I try not to let everything be an escalating decision. You know: I buy the wrong size shoes. He walks for six months with his toes crinkled before I figure out the shoes are too small. The muscle memory of crinkled toes keeps him from running properly. He doesn't play sports. He resents not playing sports and thus slacks on his school work. And he never moves out because he can't decide what he wants to do. Ai, kenahora.
Anyway, it's just shoes. They need to fit and be easy to put on, (but not so easy to take off). How hard can it be? But then I'm trying on different shoes, feeling for his toes, watching him walk and it seems a little overwhelming. Granted I wasn't in a place that offered a shoe salesmen, I was in a box store, but nevertheless... I wasn't totally sure what I was doing. We ended up with a pair of Osh Kosh B'Gosh pull-on loafers and some snowboots, in toddler size 6.
This, then, spurs on the nostalgia that I can't believe he's already to toddler shoes. How can this have happened? There's a double-edged poignancy in parenthood wherein you're so thrilled at each new achievement toward independence, but you mourn the step away from you. And, in truth, when buying shoes- like everything else- you do the best you can.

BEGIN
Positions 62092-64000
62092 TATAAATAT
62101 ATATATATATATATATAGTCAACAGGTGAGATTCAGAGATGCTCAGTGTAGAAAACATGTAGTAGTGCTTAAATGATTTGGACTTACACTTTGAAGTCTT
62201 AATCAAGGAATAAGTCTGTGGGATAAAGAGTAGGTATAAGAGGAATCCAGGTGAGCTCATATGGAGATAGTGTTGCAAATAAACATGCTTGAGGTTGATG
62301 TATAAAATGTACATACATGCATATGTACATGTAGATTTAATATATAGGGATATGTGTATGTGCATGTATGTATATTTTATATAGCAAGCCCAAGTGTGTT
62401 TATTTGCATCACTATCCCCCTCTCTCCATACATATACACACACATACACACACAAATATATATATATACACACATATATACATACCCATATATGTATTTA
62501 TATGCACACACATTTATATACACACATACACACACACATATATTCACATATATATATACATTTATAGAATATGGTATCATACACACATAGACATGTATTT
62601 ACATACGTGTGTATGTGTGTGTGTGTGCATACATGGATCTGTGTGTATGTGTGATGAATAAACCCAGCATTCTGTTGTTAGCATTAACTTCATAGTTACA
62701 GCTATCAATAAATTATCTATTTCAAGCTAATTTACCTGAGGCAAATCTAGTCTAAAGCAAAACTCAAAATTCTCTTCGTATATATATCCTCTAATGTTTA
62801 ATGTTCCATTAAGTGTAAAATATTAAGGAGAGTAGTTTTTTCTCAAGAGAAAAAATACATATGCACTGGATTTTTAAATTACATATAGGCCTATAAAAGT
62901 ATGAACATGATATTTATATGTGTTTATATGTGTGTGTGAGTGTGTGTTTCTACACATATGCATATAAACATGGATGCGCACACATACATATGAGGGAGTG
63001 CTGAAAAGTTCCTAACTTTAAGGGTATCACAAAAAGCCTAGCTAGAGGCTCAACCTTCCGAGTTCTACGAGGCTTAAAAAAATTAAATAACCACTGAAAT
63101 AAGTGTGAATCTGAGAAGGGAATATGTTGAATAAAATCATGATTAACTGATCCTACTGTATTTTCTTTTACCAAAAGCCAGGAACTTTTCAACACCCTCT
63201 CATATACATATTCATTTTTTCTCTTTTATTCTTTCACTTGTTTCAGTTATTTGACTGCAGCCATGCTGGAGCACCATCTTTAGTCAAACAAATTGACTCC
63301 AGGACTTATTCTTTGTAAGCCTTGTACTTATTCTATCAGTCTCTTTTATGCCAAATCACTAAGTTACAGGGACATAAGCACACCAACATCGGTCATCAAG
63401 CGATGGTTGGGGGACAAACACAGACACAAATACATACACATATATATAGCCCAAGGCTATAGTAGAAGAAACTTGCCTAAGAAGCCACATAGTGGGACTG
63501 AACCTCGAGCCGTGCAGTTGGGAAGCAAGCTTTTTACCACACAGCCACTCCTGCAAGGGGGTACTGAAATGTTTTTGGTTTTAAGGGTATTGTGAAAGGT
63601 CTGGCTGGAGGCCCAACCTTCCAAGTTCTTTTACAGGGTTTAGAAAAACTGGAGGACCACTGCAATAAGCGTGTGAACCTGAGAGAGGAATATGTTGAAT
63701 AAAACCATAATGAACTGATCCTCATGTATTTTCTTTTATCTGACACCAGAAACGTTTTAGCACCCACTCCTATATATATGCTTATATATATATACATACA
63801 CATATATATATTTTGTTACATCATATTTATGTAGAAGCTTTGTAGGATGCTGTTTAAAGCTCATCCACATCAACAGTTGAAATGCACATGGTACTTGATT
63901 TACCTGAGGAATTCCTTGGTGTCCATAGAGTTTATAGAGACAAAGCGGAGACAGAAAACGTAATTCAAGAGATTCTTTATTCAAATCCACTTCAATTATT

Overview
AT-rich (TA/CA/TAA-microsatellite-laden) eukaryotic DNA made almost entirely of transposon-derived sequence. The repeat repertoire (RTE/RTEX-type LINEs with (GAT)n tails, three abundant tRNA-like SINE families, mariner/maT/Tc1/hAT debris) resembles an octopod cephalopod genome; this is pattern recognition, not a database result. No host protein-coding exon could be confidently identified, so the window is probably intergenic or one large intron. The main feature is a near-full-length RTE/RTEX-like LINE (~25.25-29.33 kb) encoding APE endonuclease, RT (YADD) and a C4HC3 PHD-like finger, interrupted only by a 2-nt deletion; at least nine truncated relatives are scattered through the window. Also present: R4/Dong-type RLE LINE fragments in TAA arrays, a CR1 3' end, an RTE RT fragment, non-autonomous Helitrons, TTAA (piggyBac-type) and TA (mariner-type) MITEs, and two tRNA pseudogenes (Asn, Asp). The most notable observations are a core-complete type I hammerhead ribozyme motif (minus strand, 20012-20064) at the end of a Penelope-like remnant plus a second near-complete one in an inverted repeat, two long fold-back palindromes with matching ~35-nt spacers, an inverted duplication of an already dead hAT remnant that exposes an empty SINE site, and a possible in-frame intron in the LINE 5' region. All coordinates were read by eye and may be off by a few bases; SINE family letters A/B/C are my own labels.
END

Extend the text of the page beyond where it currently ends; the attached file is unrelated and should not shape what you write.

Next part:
Dear Son won't remember the shoe buying trip or the first time I zipped his jacket while kneeling in front of him, but I will. Those moments are like one of those repeating mirrors, but toward the future, where I can see myself doing the same thing again and again and again. Sure there will be time when I won't be in the best mood nor will he always cheerfully throw the shoe boxes around like he did today. But those moments are the foundation of our love and they are what I appreciate the most, even when they are forgotten.